On May 23, 1934, Dave Himelhoch, a Woodland Park Zoo concessionaire, received permission from the Seattle Board of Parks commissioners to install a small portable children's merry-go-round in Woodland Park. George Vincent had suffered a stroke in late January 1934, but an attorney representing him attended the May 31, 1934, Park Commissioners' meeting to protest that Himelhoch's merry-go-round would be unfair competition, arguing that the Vincents were already struggling to cover their costs due to severe economic conditions. At the June 6, 1934, meeting Lucy Vincent appeared in person to protest Himelhoch's plan.
The minutes of this meeting state, "President Martin assured Mrs. Vincent that the Woodland Park concessionaire (Himelhoch) will not have a merry-go-round in this park" (August 1933-October 1939, p. 73).
Although photographic evidence shows people riding the Vincents' Ferris wheel wearing winter coats circa 1930, apparently by 1934 Lucy Vincent was operating the rides only during the summer season. On August 3, 1934, Lucy Vincent petitioned the Seattle City Council to reduce her license fee from the $150 per structure she had recently been assessed back to the $100 per structure she had paid previously, explaining that she bore the expense of hiring an attendant for her now invalid husband and adding "I am not selling beer, wines, nor any kind of liquors at my amusement. I am meeting every requirement placed upon me by you, and I do not nor will I tolerate anything that is not up to every code or law made by your body" ("Petition of Mrs. G. E. Vincent ..."). On August 15, 1934, Lucy Vincent's request was granted. However, financial disaster lay ahead.
Ferris Wheel on Fire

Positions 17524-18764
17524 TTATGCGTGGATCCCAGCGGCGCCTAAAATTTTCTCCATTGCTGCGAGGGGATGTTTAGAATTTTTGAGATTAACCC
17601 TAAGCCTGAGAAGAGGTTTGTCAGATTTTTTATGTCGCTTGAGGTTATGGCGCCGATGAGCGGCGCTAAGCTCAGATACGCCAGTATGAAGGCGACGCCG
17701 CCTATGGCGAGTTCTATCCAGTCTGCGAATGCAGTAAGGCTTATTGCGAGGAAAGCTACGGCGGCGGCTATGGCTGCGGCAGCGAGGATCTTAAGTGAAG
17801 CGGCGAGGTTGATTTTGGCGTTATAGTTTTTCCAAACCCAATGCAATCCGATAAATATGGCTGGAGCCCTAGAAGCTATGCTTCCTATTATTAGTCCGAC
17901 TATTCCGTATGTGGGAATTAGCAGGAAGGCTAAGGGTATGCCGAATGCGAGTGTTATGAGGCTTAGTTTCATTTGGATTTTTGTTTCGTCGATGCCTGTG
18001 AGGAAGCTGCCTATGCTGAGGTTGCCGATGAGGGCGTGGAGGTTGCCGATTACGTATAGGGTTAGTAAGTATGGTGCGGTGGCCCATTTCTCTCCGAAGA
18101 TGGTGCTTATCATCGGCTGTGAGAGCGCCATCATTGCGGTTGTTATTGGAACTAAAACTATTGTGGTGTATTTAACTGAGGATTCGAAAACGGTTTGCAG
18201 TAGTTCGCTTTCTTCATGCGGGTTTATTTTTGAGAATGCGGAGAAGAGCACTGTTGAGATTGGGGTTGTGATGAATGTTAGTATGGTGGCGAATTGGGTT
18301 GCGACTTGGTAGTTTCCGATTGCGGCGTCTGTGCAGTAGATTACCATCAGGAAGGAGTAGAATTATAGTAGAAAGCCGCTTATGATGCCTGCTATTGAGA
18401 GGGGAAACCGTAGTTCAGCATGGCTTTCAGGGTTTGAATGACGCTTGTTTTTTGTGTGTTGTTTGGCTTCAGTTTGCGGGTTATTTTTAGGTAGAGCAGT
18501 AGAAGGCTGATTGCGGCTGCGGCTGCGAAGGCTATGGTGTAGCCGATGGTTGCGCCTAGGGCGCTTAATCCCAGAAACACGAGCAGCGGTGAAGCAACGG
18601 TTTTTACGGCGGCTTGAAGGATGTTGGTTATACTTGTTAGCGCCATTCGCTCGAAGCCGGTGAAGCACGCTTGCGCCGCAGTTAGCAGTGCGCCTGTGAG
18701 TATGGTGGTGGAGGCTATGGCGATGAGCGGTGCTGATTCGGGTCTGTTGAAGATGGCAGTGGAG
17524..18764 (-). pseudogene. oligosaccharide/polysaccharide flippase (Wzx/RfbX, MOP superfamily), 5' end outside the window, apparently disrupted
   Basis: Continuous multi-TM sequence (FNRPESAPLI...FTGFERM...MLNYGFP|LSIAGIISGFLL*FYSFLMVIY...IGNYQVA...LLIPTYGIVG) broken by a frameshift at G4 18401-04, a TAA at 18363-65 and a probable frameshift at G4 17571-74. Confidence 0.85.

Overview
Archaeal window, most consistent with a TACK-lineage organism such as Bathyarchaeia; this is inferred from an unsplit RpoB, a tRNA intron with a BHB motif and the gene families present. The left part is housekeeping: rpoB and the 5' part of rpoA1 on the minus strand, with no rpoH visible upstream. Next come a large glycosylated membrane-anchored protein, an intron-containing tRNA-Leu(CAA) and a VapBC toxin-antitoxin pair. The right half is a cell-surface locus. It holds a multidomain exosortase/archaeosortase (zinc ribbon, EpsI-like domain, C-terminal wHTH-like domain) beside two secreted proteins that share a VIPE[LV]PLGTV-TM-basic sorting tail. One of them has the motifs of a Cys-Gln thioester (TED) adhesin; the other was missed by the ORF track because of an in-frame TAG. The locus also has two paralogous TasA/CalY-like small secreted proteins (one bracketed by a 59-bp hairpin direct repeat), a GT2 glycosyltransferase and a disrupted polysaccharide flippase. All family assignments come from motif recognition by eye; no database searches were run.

On the evening of August 26, 1934, the carousel and its pipe organ, Ferris wheel, skating rink, and concession stand were destroyed in a three-alarm fire. The fire drew thousands of curious spectators, many of them attracted by the horrific sight of the enormous Ferris wheel ablaze. The Seattle Post-Intelligencer reported, "Screaming animals in the Woodland Park Zoo added a wierd accompanyment to the crackling of the flames, and many persons on their way to the scene imagined the fire was in the zoo buildings across from the recreation center" (August 27, 1934).
On May 23, 1935, the Vincents applied to the Seattle Board of Park Commissioners for permission to operate a merry-go-round and dodgem ride (bumper cars) in Woodland Park. It is possible that this carousel was the earlier Parker carousel, or perhaps the Vincents planned to purchase these rides with insurance money since the Seattle Post-Intelligencer mentions that the amusement center carried insurance at the time of the fire (August 27, 1934). The zoo was not yet fenced off from surrounding streets and the rest of Woodland Park, so it is unclear how near the animals the Vincents planned to put their rides. Presumably they would have wanted to be near the crowds of children visiting the zoo. It is unclear whether or not their request was granted.
By 1939 George Vincent had died. Lucy Vincent does not appear to have had any further connection with amusement concessions of any kind.